Taking equity of your cybersecurity needs

Why now is the best time to look at and analyse your firm’s cybersecurity posture


With an ever-increasing reliance on cloud-based and network storage and an ever-decreasing pile of receipts, cash memos, and invoices to hide behind, the threat of cyber-attack is looming large over the financial sector.

The CyberEdge 2022 Cyberthreat Defence Report (CDR) shows that over 80% of UK organisations experienced at least one successful cyber attack between 2021 and 2022.

Additionally, recent figures show that over 73% of UK organisations have had to contend with a ransomware attack; this is where malware denies users access to files within their computer or network, encrypting them and demanding a ‘ransom’ before these are released.

This is an increase of 15% over 2021, and with accountancy being an integral part of economies across the globe, and this work bringing a wealth of confidential information and data, this makes a tempting target for threat actors.

This means that now is the best time for organisations to look at and analyse their cybersecurity posture. Initiating this process, however, can often be the hardest part if you are unsure where to start.

No business can be completely cyber safe; however, an analysis of the systems and security mechanisms your organisation currently has in place can be a start; this can be achieved with the help of Cyber and Governance standards. Within the UK, the National Cybersecurity Centre (NCSC) has generated the Cyber Essentials (CE), and Cyber Essentials Plus (CEP) schemes to help companies and organisations protect themselves against a range of different attacks.

With CE being a self-assessment that helps you analyse where you currently stand, asking pertinent questions surrounding features such as encryption, Multi-Factor Authentication (MFA), and Patch management, this can help bring a business up to speed and assist in protecting them. From there, CEP is an audited assessment by a company such as PureCyber, taking the information presented with CE and having Cyber Professionals test the technical controls in place within the business. Both standards bring certification that can bring peace of mind to suppliers and customers alike.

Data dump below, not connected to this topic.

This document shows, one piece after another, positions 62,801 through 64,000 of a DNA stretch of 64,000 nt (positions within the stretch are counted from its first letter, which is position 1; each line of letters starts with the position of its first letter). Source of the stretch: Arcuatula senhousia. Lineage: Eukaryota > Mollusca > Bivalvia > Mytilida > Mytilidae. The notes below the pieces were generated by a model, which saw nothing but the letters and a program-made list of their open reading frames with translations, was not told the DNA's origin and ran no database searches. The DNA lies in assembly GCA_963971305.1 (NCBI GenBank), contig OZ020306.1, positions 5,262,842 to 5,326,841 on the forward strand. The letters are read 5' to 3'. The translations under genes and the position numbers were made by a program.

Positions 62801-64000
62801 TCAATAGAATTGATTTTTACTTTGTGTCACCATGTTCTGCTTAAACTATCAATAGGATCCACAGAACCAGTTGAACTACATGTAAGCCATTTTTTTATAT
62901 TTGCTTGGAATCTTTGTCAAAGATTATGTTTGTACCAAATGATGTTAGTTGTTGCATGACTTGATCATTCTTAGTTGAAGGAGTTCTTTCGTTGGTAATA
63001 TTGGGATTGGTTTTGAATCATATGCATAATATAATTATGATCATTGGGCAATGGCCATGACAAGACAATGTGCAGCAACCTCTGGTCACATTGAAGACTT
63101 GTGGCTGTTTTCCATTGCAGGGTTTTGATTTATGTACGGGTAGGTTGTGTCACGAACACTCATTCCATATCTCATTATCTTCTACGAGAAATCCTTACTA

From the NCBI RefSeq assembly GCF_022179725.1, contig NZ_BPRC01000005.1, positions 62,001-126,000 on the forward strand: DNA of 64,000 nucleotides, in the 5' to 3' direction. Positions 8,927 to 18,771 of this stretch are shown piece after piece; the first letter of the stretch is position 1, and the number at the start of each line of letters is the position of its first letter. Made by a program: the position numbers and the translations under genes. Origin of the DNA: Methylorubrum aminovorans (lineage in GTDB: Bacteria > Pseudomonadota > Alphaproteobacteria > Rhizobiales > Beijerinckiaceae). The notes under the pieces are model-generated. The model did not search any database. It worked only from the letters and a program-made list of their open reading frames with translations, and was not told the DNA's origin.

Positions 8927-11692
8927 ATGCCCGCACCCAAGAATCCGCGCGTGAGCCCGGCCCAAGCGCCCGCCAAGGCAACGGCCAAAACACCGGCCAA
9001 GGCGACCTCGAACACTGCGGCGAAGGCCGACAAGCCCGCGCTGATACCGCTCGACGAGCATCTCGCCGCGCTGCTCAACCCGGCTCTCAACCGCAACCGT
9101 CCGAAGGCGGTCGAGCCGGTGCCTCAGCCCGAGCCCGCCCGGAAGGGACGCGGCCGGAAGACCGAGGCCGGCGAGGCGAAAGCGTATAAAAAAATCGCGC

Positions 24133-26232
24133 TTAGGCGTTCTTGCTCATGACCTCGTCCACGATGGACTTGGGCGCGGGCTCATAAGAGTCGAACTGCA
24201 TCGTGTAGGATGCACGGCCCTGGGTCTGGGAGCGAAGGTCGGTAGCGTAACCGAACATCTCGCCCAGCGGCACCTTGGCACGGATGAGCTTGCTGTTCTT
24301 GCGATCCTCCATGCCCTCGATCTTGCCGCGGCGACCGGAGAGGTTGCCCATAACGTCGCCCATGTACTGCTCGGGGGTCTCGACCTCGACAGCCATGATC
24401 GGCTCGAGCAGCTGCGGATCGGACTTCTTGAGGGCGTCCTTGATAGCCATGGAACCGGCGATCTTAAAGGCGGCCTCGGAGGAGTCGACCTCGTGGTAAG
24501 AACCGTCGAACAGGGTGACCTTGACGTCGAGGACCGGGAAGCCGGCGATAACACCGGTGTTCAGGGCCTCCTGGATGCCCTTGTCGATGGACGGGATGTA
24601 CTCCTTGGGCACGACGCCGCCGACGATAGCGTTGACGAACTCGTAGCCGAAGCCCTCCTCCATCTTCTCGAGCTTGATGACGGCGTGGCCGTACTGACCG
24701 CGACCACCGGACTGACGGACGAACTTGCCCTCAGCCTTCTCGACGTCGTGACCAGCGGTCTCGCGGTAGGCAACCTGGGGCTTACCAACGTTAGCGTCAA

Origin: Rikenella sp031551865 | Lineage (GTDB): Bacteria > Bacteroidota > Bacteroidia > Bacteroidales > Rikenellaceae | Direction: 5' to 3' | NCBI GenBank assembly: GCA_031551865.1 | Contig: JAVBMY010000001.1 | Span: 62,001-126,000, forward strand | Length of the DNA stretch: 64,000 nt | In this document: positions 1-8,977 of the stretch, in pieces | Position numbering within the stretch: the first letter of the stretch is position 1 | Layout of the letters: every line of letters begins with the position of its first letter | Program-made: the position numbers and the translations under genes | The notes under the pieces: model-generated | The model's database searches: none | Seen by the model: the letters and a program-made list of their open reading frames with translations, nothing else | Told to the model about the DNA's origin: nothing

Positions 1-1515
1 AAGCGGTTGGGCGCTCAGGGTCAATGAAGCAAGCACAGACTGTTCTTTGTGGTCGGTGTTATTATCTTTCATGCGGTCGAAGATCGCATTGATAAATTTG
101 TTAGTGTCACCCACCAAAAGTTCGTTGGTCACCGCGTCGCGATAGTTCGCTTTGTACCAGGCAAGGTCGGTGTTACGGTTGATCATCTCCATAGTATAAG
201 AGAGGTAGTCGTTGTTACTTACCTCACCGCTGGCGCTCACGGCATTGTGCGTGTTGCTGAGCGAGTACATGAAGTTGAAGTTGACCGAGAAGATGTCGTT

From this point the next steps would be to look at risk-based governance assessments, such as the ISO 27000 family of standards, or the IASME Cyber Assurance standard. These are risk management standards that set out specific strategic processes that can help a company analyse and mitigate the risks present within their company that reach beyond the more technical views and controls within CE and CEP. Both a technical and organisational approach to your Cyber Posture can be a fantastic place to start in reducing your threat index as an organisation.

Following on from conversations with members at Accountex, PureCyber has assessed how it can provide accessible, understandable and affordable cybersecurity services to businesses regardless of size, sector or location. It has taken feedback on how to support micro and small businesses on their cyber journey, and has launched a new subscription service that spreads the costs of achieving your Cyber Essentials, Cyber Essentials Plus, Major Incident Support and provides access to Awareness Training.

Find out more about what PureCyber has to offer.